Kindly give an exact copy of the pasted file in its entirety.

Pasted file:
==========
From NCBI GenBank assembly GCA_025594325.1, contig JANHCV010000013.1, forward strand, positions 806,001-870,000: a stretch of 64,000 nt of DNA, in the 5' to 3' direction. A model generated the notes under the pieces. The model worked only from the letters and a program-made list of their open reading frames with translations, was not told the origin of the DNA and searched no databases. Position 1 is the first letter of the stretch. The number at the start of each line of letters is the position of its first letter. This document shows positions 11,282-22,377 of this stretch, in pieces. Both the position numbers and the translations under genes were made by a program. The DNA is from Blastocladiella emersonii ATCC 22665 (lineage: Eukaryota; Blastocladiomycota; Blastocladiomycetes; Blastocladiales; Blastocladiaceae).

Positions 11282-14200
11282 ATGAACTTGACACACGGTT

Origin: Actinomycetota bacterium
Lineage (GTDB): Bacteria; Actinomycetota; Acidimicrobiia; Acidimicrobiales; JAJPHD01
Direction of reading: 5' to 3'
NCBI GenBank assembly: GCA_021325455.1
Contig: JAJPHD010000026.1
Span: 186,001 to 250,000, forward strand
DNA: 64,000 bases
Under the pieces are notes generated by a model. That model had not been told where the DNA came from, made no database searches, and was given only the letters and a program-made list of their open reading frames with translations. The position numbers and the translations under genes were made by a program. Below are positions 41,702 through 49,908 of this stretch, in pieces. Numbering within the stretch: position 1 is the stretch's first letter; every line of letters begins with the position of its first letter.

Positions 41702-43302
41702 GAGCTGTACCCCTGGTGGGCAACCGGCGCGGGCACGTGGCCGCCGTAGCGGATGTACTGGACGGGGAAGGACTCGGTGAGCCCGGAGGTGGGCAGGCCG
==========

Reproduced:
From NCBI GenBank assembly GCA_025594325.1, contig JANHCV010000013.1, forward strand, positions 806,001-870,000: a stretch of 64,000 nt of DNA, in the 5' to 3' direction. A model generated the notes under the pieces. The model worked only from the letters and a program-made list of their open reading frames with translations, was not told the origin of the DNA and searched no databases. Position 1 is the first letter of the stretch. The number at the start of each line of letters is the position of its first letter. This document shows positions 11,282-22,377 of this stretch, in pieces. Both the position numbers and the translations under genes were made by a program. The DNA is from Blastocladiella emersonii ATCC 22665 (lineage: Eukaryota; Blastocladiomycota; Blastocladiomycetes; Blastocladiales; Blastocladiaceae).

Positions 11282-14200
11282 ATGAACTTGACACACGGTT

Origin: Actinomycetota bacterium
Lineage (GTDB): Bacteria; Actinomycetota; Acidimicrobiia; Acidimicrobiales; JAJPHD01
Direction of reading: 5' to 3'
NCBI GenBank assembly: GCA_021325455.1
Contig: JAJPHD010000026.1
Span: 186,001 to 250,000, forward strand
DNA: 64,000 bases
Under the pieces are notes generated by a model. That model had not been told where the DNA came from, made no database searches, and was given only the letters and a program-made list of their open reading frames with translations. The position numbers and the translations under genes were made by a program. Below are positions 41,702 through 49,908 of this stretch, in pieces. Numbering within the stretch: position 1 is the stretch's first letter; every line of letters begins with the position of its first letter.

Positions 41702-43302
41702 GAGCTGTACCCCTGGTGGGCAACCGGCGCGGGCACGTGGCCGCCGTAGCGGATGTACTGGACGGGGAAGGACTCGGTGAGCCCGGAGGTGGGCAGGCCG